In World War I, more than a quarter of a million African-American soldiers served, mostly in support units. Many enlisted to show their loyalty and patriotism to the United States. For the first time, segregated African-American units were led by African-American officers.
African-American units that saw action acquitted themselves well, and soldiers received awards for valor. The entire 369th Infantry, the “Harlem Hellfighters,” were awarded the Croix de Guerre by the French government.
The African Americans, like other soldiers, felt accomplishment for the victory celebrated at the Armistice, and expected to be treated as heroic as other soldiers when they arrived back in the United States. They were disappointed.
During World War II, more than 1 million African-American soldiers served, again in segregated units. Defeating Nazi Germany and fascism was only half their battle; the soldiers and their families were also fighting for equality in employment, housing, education, and the right to vote.
In June 1941, President Roosevelt signed Executive Order 8802, which banned discriminatory employment practices in the federal government, unions, and all companies that participated in war-related work.
Although still in segregated units, the media coverage of the Tuskegee airmen, the 92nd Infantry Division, the Red Ball Express, the 761st Tank Battalion, and the 6888th Central Postal Directory Battalion showed that African-Americans could fight and support the fighting as any other unit.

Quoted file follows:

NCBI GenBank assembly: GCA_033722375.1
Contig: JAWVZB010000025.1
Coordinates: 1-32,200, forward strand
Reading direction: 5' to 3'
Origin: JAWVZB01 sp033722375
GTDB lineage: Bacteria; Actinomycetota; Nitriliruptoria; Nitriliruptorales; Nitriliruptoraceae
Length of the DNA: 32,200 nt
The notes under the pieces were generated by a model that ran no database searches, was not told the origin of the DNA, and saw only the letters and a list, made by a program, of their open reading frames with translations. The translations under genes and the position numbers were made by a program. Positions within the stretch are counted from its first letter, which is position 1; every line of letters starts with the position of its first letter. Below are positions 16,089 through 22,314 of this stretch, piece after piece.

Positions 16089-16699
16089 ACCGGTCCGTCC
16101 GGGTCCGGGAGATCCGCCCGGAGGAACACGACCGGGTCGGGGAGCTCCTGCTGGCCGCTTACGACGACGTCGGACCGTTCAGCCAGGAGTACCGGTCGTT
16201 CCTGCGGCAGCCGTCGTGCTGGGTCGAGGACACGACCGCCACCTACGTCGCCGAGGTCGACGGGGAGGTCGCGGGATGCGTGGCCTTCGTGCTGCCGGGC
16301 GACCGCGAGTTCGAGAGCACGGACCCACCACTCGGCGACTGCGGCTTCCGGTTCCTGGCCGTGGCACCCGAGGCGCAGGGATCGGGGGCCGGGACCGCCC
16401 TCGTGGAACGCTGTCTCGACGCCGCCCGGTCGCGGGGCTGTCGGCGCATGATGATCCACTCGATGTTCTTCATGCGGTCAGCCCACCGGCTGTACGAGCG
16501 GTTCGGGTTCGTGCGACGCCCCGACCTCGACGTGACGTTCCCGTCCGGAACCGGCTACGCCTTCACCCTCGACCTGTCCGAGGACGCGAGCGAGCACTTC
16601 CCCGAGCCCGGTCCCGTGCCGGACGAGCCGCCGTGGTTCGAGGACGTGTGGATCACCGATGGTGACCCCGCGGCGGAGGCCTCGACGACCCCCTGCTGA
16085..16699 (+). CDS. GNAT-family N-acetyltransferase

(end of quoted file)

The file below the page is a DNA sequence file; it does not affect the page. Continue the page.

On July 26, 1948, President Truman signed Executive Order 9981, which desegregated the armed forces, a huge step toward equality.
(The Associated Negro Press interviews African-American soldiers in Europe. George C. Marshall Foundation photo)
The George C. Marshall Foundation library and archives staff organizes material by the original title, which sometimes contain pejorative terms that are no longer used. Searching the catalog using these original title terms may be the only way to locate items.
To find items that the Marshall Foundation has on African Americans in World War I and World War II, search “African American,” “African-American,” and the original title term “negro” in the library catalog: https://www.marshallfoundation.org/library/results/
Digitized items in the George C. Marshall Foundation archives on African Americans in World War I and World War II: